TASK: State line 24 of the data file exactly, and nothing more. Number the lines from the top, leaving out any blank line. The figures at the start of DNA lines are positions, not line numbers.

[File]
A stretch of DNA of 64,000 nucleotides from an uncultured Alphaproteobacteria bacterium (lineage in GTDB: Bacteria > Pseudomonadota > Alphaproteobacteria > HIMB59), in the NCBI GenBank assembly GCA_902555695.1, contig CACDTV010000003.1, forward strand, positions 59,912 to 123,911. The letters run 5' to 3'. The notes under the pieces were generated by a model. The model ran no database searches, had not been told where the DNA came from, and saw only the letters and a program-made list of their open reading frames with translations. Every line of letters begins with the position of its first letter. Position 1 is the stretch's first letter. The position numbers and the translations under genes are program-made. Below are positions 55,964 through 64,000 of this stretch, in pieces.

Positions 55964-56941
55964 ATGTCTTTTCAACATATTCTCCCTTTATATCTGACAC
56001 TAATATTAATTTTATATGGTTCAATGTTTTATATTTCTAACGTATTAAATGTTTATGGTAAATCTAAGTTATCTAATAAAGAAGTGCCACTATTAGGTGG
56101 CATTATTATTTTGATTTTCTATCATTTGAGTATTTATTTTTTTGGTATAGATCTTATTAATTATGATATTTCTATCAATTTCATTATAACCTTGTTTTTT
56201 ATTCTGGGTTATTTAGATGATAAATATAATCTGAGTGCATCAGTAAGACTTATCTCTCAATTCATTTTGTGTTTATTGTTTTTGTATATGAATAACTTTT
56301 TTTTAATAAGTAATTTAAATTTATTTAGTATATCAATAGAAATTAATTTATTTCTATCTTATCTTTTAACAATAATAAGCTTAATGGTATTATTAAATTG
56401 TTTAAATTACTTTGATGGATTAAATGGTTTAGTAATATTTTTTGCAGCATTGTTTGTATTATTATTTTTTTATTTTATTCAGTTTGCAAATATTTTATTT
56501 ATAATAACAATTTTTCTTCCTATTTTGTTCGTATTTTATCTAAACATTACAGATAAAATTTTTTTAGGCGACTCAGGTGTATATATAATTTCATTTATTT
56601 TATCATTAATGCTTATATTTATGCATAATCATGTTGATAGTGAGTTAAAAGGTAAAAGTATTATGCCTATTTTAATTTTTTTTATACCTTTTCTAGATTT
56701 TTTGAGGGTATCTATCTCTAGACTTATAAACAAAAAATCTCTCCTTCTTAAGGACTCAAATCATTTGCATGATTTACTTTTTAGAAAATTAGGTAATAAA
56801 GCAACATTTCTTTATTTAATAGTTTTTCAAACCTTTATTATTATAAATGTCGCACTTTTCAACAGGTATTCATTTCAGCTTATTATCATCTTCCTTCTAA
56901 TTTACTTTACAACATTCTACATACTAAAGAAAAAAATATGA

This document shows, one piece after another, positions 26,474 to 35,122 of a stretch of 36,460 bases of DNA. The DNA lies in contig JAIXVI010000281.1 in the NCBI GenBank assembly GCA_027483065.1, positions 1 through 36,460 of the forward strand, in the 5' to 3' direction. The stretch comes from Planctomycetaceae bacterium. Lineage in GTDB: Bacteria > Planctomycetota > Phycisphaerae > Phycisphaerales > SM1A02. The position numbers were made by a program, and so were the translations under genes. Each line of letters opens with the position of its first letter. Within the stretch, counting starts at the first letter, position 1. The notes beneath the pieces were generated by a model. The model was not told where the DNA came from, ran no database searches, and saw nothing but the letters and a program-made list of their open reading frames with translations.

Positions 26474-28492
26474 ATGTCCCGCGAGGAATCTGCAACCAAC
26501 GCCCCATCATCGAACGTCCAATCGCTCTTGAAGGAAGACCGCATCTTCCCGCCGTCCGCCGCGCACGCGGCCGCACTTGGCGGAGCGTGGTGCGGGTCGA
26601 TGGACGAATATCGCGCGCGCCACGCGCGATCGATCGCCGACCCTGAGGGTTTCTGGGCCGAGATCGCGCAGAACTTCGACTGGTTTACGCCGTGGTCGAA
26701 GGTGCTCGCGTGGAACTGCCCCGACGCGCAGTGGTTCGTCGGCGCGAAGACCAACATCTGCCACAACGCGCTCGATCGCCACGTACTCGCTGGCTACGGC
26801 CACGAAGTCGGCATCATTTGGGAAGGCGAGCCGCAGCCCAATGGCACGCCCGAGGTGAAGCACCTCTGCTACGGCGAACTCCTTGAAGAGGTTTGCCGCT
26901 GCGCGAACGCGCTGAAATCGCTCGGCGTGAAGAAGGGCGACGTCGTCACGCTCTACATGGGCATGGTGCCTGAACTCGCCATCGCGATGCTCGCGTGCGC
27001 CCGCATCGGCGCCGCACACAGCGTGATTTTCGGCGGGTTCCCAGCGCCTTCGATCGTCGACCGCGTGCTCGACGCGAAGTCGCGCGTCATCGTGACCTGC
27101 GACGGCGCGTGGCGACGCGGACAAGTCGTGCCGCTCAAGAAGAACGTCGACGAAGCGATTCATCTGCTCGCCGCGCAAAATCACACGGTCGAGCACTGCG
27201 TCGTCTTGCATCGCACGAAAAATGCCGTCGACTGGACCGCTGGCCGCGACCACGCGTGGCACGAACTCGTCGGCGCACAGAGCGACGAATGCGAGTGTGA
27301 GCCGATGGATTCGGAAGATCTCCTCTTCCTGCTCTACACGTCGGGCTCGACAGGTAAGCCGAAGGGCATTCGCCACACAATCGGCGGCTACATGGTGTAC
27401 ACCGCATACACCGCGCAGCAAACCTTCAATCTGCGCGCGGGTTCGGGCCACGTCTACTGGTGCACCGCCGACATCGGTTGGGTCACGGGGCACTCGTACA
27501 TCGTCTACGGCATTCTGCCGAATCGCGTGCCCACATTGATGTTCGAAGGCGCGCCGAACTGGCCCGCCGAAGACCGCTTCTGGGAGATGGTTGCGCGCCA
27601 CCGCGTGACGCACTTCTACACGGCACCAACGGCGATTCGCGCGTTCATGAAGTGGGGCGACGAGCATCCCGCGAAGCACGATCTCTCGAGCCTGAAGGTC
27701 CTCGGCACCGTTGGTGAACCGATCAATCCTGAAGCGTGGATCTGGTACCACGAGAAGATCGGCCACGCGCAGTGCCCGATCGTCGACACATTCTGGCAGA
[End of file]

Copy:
27201 TCGTCTTGCATCGCACGAAAAATGCCGTCGACTGGACCGCTGGCCGCGACCACGCGTGGCACGAACTCGTCGGCGCACAGAGCGACGAATGCGAGTGTGA